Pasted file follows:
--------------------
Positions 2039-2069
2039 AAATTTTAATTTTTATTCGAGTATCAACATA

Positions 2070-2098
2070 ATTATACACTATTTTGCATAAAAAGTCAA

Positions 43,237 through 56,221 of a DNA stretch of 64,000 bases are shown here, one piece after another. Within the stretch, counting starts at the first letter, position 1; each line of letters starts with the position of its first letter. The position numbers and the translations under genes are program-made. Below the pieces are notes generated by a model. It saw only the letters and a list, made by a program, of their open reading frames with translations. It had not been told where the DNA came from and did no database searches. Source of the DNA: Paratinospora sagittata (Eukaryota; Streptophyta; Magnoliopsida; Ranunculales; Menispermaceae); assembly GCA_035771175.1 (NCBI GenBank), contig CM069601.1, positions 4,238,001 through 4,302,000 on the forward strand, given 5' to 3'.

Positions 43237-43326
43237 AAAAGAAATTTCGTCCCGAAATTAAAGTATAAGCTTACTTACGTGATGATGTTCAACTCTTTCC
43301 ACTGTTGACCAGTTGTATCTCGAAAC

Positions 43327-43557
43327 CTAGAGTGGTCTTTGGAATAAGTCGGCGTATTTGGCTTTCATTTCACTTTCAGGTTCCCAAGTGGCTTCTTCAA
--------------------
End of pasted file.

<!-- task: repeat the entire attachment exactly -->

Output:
Positions 2039-2069
2039 AAATTTTAATTTTTATTCGAGTATCAACATA

Positions 2070-2098
2070 ATTATACACTATTTTGCATAAAAAGTCAA

Positions 43,237 through 56,221 of a DNA stretch of 64,000 bases are shown here, one piece after another. Within the stretch, counting starts at the first letter, position 1; each line of letters starts with the position of its first letter. The position numbers and the translations under genes are program-made. Below the pieces are notes generated by a model. It saw only the letters and a list, made by a program, of their open reading frames with translations. It had not been told where the DNA came from and did no database searches. Source of the DNA: Paratinospora sagittata (Eukaryota; Streptophyta; Magnoliopsida; Ranunculales; Menispermaceae); assembly GCA_035771175.1 (NCBI GenBank), contig CM069601.1, positions 4,238,001 through 4,302,000 on the forward strand, given 5' to 3'.

Positions 43237-43326
43237 AAAAGAAATTTCGTCCCGAAATTAAAGTATAAGCTTACTTACGTGATGATGTTCAACTCTTTCC
43301 ACTGTTGACCAGTTGTATCTCGAAAC

Positions 43327-43557
43327 CTAGAGTGGTCTTTGGAATAAGTCGGCGTATTTGGCTTTCATTTCACTTTCAGGTTCCCAAGTGGCTTCTTCAA